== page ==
Growers will get a chance to see Wynne and Sullivan in tests around the Southeast the next two years and can make some evaluations as to how these new varieties will fit into their production programs.

“Over the years it seems that growers ask many subtle questions — not the kind of things we typically look for as breeders. As we move along in our breeding program, this input becomes invaluable, because in the long-run we are developing these varieties for the grower,” Isleib says.

In the past several years, Bailey, and to a lesser extent Sugg, have been the varieties that are used as a model for future varieties.

 

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“Getting increased disease resistance into these varieties has been the focal point of providing higher yield, more profitable and more sustainable varieties to our growers,” the North Carolina plant breeder says.

Future varieties, he adds, are going to have to have the high oleic characteristics.  “I’m sure of that. Coming down the pike is a high oleic version of Bailey. It’s a couple of years out in the development process, but it’s coming,” Isleib says.

“I have no doubt varieties of the future will be high oleic. I think that’s the peanut that buyers want, and growers will have to grow what buyers want,” he adds.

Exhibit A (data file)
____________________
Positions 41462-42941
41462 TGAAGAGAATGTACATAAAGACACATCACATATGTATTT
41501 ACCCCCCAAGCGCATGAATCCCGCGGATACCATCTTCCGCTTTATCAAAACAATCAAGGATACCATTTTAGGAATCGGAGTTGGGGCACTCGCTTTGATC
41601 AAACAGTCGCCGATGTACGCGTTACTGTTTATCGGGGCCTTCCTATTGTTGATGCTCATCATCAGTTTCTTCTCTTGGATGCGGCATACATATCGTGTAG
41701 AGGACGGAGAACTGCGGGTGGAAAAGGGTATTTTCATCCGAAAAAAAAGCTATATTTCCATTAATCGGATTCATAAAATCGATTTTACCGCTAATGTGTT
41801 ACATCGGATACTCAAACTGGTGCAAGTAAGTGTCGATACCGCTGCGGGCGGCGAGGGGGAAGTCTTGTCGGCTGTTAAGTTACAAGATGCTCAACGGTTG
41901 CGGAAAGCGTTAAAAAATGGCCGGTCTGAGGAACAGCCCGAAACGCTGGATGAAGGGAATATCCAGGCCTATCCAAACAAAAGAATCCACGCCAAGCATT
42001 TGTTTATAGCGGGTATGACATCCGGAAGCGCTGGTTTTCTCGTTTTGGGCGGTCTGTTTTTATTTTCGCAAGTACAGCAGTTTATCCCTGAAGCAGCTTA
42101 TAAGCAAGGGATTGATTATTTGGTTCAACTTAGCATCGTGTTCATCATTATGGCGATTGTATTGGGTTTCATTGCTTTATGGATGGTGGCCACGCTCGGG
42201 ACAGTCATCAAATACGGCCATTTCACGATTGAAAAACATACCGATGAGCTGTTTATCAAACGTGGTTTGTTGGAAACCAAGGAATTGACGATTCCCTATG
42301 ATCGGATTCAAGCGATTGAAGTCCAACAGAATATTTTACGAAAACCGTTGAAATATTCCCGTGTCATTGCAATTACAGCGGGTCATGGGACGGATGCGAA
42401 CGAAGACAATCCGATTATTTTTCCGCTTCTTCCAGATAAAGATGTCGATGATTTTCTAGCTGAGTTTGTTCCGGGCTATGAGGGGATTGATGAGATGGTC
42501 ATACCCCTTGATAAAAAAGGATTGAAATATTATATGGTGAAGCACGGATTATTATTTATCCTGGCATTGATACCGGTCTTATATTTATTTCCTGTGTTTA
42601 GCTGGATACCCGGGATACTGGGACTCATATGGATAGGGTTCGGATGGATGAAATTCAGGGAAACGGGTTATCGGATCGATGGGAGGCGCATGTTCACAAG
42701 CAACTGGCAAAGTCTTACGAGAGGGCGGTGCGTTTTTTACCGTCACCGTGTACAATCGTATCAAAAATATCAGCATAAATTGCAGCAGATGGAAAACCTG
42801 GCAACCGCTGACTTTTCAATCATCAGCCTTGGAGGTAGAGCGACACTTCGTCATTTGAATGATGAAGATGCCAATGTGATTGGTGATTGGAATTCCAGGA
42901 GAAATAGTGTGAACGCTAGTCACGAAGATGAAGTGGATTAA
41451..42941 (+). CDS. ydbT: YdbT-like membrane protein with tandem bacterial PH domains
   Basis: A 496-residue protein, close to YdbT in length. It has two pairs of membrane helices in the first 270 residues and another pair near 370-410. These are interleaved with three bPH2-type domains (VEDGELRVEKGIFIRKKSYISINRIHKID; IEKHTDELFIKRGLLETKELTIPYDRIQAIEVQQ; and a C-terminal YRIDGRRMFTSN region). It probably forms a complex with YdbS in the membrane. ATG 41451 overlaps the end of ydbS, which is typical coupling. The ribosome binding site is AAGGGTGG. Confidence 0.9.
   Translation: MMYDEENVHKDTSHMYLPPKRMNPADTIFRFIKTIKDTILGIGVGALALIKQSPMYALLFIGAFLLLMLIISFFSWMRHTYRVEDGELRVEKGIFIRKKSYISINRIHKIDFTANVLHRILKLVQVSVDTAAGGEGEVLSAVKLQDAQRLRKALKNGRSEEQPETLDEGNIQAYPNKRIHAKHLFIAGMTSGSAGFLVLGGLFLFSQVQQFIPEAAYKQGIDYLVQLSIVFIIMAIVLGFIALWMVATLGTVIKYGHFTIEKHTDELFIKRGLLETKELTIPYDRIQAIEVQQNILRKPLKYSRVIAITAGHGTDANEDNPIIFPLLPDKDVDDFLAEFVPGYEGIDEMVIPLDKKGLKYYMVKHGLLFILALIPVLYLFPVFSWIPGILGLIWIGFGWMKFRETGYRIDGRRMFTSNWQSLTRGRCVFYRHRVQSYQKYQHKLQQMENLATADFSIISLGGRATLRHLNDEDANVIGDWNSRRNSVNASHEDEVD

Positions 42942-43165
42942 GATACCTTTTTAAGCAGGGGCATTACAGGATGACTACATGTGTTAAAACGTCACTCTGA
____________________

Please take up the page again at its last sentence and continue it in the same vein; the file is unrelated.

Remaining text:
Peanuts have gained the reputation over the past few years as being a heart-healthy food. With heart disease continuing to be the No. 1 killer of Americans, it is natural that consumers will look for products that are tasty, easy to use and relatively inexpensive, and of the three most common — peanuts, red grapes and olive oil — peanuts best meets these requirements.

High oleic varieties have been around for a while, but few contain the production traits desired by growers.

Perhaps the most promising of the high oleic varieties, from the farmer’s point of view are Georgia-09B — runner type and Georgia-08V — a Virginia type, both released by University of Georgia Peanut Breeder Bill Branch in 2009.